KRAMATORSK, Ukraine: Ukraine steeled itself on Monday for what could be the imminent fall of Mariupol to Russian troops as President Volodymyr Zelensky said he believed “tens of thousands” of people had been killed in Moscow’s assault on the strategic southern port city.
With the war grinding toward its seventh week, Ukrainian forces said they were also bolstering their positions in the east ahead of an anticipated massive Russian campaign.
Austria’s chancellor meanwhile became the first European leader to visit Moscow since the Russian attacks, saying he would raise alleged war crimes in devastated areas around Kyiv that had been under Russian occupation.
Karl Nehammer had tough face-to-face talks with Russian President Vladimir Putin on Monday, Nehammer said after the meeting.
“This is not a friendly meeting,” Nehammer was quoted as saying in a statement issued by his office, reiterating that he had hoped to help bring an end to the war or improve conditions for civilians.
“The conversation with President Putin was very direct, open and tough.”
Russia will not pause military operation for peace talks
Meanwhile, Foreign Minister Sergei Lavrov said Russia will not pause its military operation in Ukraine for subsequent rounds of peace talks.
Russian officials say peace talks with Ukraine are not progressing as rapidly as they would like, and have accused the West of trying to derail negotiations by raising war crimes allegations against Russian troops in Ukraine, which Moscow denies.
Speaking in an interview with Russian state television, Lavrov said he saw no reason not to continue talks with Ukraine but insisted Moscow would not halt its military operation when the sides convene again.
Lavrov said that Putin had ordered to suspend military action during the first round of talks between Russian and Ukrainian negotiators in late February but that Moscow’s position had changed since.
“After we became convinced that the Ukrainians were not planning to reciprocate, a decision was made that during the next rounds of talks, there would be no pause (in military action) so long as a final agreement is not reached,” Lavrov said.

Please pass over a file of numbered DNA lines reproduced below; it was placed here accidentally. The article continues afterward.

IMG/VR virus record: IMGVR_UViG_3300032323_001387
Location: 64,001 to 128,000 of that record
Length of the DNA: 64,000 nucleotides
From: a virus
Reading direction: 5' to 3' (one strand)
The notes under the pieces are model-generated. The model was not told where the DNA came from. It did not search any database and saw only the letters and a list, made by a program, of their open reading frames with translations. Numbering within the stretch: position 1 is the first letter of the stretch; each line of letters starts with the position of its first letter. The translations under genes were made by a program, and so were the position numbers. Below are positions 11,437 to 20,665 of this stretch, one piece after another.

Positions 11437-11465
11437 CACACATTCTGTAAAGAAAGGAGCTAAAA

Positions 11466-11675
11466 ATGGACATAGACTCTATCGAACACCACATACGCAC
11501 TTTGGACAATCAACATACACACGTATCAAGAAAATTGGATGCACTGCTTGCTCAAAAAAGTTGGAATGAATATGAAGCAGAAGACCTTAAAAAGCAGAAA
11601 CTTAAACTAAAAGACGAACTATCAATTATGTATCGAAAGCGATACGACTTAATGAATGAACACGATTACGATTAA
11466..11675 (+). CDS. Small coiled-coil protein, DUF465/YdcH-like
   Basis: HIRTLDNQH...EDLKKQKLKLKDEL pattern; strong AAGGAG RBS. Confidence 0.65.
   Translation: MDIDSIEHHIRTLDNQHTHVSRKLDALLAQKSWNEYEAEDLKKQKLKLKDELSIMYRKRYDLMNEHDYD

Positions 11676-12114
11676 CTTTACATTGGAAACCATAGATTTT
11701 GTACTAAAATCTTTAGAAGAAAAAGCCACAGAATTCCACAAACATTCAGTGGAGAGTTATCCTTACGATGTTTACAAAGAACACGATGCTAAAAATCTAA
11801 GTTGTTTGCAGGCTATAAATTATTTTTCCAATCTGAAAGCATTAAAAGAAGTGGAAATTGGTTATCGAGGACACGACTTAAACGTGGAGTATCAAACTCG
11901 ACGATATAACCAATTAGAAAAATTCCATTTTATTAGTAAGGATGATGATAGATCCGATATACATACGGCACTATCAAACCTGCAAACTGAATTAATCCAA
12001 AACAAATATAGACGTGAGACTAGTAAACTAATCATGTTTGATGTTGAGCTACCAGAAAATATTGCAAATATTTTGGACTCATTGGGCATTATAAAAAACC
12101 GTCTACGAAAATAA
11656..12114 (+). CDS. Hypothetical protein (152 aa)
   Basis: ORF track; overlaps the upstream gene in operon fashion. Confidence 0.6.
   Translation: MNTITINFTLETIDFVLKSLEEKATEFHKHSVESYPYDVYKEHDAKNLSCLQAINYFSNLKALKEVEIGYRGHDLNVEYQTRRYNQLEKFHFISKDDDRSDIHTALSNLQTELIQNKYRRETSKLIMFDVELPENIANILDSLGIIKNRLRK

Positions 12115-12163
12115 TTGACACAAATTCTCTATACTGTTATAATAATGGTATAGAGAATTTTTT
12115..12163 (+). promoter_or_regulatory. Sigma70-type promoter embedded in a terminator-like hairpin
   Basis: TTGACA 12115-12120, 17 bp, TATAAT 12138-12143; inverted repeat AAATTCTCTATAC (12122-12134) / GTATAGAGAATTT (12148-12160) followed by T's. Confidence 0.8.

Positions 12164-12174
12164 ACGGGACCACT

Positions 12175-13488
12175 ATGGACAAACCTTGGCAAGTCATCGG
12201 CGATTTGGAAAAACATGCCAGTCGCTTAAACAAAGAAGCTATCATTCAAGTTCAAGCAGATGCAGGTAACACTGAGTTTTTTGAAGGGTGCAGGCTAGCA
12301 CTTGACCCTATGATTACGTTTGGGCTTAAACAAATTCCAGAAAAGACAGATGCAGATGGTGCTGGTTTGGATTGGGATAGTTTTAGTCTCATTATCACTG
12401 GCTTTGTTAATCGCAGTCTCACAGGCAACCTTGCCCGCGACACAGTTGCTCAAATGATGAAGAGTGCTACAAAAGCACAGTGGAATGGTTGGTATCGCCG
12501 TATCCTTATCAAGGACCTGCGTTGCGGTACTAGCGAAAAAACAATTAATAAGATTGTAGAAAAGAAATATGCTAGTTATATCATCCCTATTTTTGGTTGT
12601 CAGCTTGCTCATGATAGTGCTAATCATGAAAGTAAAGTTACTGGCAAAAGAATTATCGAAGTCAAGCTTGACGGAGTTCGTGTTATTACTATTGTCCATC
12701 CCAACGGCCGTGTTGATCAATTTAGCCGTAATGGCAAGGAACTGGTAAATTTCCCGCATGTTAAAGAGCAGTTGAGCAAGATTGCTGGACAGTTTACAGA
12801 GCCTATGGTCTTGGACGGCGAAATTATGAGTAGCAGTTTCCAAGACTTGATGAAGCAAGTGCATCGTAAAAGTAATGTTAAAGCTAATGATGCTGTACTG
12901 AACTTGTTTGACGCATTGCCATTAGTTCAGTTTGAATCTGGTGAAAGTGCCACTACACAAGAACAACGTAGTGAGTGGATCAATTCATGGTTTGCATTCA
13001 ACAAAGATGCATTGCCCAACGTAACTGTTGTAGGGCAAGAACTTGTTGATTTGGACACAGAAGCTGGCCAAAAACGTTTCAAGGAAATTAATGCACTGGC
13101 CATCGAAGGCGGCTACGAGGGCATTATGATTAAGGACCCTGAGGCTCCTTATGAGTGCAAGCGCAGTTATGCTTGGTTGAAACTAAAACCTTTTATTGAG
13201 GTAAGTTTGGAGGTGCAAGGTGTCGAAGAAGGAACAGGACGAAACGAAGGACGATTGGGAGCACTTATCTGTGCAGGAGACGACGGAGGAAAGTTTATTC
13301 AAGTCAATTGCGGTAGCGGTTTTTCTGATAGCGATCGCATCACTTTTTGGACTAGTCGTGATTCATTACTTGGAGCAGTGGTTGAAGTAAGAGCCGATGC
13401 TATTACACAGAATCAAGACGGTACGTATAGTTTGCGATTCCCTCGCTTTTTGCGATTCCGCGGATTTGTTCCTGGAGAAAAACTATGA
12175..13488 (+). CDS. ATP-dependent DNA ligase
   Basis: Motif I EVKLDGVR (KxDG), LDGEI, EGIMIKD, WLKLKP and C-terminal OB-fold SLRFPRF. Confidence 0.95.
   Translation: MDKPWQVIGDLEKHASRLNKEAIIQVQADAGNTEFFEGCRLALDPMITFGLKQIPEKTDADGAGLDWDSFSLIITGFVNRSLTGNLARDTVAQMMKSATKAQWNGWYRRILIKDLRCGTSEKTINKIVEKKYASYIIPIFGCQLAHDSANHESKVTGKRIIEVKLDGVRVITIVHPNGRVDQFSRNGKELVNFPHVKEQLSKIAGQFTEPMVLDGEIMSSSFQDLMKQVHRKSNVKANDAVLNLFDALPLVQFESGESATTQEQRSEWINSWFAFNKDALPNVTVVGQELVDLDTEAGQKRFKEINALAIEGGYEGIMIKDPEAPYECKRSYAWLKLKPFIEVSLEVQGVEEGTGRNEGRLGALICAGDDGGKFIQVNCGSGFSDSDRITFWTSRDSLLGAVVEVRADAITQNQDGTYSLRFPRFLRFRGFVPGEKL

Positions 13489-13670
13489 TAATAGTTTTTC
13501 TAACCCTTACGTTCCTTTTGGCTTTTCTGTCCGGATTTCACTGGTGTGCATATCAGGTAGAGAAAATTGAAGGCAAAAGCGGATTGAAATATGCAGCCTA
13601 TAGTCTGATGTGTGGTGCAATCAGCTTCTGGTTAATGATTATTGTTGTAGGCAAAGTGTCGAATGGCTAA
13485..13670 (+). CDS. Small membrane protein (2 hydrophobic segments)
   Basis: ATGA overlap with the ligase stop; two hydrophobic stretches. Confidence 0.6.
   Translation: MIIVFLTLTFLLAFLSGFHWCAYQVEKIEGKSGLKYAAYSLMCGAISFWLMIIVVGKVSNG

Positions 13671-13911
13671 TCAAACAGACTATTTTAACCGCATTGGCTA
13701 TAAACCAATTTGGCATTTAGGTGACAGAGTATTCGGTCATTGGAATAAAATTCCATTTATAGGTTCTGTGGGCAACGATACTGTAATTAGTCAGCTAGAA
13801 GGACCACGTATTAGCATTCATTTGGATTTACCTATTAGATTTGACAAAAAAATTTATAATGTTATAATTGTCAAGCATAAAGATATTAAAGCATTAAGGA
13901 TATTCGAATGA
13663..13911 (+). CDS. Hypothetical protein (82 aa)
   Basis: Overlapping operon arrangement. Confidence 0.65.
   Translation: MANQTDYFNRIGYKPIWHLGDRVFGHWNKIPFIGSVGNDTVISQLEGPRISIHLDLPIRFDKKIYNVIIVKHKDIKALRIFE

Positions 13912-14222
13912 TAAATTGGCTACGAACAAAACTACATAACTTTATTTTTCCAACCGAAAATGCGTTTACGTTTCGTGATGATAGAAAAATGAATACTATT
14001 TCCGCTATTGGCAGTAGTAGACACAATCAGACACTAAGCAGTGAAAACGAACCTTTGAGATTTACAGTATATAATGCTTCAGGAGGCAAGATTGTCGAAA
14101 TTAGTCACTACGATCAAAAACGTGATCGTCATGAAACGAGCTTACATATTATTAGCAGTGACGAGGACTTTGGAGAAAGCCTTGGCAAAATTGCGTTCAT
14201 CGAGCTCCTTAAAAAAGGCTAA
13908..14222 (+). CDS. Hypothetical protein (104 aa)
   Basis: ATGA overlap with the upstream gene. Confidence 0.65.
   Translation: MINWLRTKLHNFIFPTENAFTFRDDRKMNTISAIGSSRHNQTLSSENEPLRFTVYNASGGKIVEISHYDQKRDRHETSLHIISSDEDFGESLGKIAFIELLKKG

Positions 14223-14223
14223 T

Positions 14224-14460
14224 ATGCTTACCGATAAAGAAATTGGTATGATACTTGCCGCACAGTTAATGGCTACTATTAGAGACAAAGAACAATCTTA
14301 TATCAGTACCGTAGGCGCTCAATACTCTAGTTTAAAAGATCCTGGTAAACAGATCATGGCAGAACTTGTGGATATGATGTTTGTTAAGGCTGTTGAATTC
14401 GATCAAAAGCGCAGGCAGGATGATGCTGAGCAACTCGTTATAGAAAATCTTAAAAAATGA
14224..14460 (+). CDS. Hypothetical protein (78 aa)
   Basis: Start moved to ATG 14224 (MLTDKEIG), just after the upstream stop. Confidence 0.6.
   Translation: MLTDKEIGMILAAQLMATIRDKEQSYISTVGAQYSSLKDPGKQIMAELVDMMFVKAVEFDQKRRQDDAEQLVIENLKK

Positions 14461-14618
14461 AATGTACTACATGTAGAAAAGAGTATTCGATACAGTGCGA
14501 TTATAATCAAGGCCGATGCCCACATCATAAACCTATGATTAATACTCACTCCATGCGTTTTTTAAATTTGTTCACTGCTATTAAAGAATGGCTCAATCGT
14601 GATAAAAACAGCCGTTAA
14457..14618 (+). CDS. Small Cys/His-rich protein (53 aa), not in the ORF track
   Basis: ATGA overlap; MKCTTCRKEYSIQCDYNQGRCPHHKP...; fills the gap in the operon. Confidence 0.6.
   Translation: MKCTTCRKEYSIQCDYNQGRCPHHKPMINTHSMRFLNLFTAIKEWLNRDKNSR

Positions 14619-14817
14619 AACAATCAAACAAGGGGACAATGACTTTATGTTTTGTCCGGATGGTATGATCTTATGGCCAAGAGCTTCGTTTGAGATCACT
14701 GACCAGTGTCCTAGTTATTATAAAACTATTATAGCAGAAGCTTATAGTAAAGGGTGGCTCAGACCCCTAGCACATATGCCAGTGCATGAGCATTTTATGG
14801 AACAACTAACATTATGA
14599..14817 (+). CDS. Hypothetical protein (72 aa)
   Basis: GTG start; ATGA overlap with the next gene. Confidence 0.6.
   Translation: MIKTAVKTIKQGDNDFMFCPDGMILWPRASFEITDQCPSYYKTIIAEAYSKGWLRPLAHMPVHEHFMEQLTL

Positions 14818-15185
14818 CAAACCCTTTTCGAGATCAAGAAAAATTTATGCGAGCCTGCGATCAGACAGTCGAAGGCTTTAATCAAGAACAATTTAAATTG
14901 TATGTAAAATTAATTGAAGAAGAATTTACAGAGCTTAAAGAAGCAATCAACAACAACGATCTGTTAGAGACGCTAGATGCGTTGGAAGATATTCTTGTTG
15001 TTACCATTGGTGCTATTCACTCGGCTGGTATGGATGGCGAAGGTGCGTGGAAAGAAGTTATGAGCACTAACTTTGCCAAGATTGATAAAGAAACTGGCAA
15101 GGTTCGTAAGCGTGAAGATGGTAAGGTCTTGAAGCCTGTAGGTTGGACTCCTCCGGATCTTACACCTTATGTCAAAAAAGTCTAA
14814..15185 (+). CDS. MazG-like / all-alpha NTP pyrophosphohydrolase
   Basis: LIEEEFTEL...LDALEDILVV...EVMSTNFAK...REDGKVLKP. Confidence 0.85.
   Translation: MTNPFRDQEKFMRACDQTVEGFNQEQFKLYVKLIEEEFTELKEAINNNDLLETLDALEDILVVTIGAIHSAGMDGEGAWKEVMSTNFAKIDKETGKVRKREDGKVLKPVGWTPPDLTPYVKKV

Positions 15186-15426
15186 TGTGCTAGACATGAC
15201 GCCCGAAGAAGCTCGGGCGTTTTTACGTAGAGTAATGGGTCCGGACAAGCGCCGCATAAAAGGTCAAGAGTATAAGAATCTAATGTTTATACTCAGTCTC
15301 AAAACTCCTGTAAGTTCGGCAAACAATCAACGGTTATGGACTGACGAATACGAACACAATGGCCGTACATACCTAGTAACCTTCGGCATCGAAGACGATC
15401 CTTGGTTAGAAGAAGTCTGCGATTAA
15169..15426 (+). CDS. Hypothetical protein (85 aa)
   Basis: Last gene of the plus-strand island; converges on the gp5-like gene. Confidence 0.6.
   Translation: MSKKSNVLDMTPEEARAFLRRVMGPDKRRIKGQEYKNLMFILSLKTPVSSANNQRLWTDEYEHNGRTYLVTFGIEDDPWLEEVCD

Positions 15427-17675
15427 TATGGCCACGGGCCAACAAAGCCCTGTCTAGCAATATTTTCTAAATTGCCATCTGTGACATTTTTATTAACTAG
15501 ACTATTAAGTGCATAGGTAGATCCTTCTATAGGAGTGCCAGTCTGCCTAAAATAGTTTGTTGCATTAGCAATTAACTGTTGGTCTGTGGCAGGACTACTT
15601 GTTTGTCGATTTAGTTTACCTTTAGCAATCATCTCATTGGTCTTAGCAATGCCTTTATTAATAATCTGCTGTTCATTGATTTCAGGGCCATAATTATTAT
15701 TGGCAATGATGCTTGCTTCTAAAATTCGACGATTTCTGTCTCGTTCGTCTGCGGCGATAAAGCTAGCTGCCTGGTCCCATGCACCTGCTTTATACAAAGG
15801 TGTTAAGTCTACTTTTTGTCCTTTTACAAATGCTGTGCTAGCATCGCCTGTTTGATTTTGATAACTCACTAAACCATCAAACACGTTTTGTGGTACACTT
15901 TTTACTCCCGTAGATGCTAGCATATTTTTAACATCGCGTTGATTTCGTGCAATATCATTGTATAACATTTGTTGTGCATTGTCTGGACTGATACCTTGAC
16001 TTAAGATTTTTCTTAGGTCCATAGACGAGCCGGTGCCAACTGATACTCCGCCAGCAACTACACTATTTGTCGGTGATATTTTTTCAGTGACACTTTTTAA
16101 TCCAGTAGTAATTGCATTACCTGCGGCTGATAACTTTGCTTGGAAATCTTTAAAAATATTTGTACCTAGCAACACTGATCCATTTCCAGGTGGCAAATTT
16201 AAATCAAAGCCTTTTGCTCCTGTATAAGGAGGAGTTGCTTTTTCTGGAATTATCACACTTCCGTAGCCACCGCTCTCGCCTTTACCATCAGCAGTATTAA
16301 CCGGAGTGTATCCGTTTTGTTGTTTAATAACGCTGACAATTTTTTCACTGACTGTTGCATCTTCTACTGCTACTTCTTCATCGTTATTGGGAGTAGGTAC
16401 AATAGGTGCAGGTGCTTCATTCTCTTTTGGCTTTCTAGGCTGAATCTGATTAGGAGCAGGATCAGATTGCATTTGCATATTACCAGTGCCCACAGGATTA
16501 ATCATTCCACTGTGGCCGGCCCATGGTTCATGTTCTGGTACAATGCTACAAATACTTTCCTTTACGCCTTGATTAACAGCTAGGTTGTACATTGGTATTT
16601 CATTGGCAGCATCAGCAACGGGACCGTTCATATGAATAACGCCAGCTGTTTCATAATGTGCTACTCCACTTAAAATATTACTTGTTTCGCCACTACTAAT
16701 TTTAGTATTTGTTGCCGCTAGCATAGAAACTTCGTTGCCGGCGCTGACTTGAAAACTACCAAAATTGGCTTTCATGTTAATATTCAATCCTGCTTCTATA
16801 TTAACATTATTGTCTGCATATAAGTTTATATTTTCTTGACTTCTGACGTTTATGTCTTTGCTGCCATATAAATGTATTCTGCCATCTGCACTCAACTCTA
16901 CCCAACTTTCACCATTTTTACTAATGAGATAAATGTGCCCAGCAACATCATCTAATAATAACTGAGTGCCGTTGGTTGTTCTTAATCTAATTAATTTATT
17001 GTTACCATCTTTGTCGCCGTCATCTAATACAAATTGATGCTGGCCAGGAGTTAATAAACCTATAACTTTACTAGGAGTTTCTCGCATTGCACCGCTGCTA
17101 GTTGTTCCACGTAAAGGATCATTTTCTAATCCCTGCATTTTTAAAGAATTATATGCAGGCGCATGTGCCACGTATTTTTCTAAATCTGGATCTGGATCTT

“Today will probably be the last battle, as the ammunition is running out,” the 36th marine brigade of the Ukrainian armed forces said on Facebook.
“It’s death for some of us, and captivity for the rest,” it added, saying it had been “pushed back” and “surrounded” by the Russian army.
A pro-Russia rebel leader, Denis Pushilin, said separatist forces had already taken control of the Mariupol’s port, in comments reported by the RIA Novosti news agency.
Speaking to South Korea’s National Assembly by video link in an appeal for military assistance, Zelensky said Russia had “completely destroyed” the city and “burned it to ashes”.
“At least tens of thousands of Mariupol citizens must have been killed,” he said.
Russian forces are also turning their focus to the Donbas region in the east, where Zelensky said Russian troops were preparing “even larger operations”.
“They can use even more missiles against us... But we are preparing for their actions. We will answer,” Zelensky said.
Lugansk governor Sergiy Gaiday warned that the region could suffer as badly as Mariupol.
EU talks sanctions
On the diplomatic front, EU foreign ministers were meeting Monday to discuss a sixth round of sanctions, with concerns that divisions over a ban on Russia gas and oil imports could blunt their impact.
Austria is an EU member, but does not belong to NATO, and Chancellor Karl Nehammer’s spokesman said Brussels, Berlin and Kyiv had been informed about the talks with Putin, held at the president’s residence in Moscow.
Austrian Foreign Minister Alexander Schallenberg said earlier that Nehammer would tell Putin that he “is isolating Russia, that he will lose this war morally, and that he is doing everything wrong that can be done wrong”.
Russia was responsible for an escalating global food crisis because of its bombing of wheat stocks and preventing ships from carrying grain abroad, the EU’s top diplomat Josep Borrell said Monday.
The World Bank warned Sunday that Ukraine’s economy would collapse by 45 percent this year - far worse than it predicted even a month ago - while Russia would see an 11-percent decline in GDP.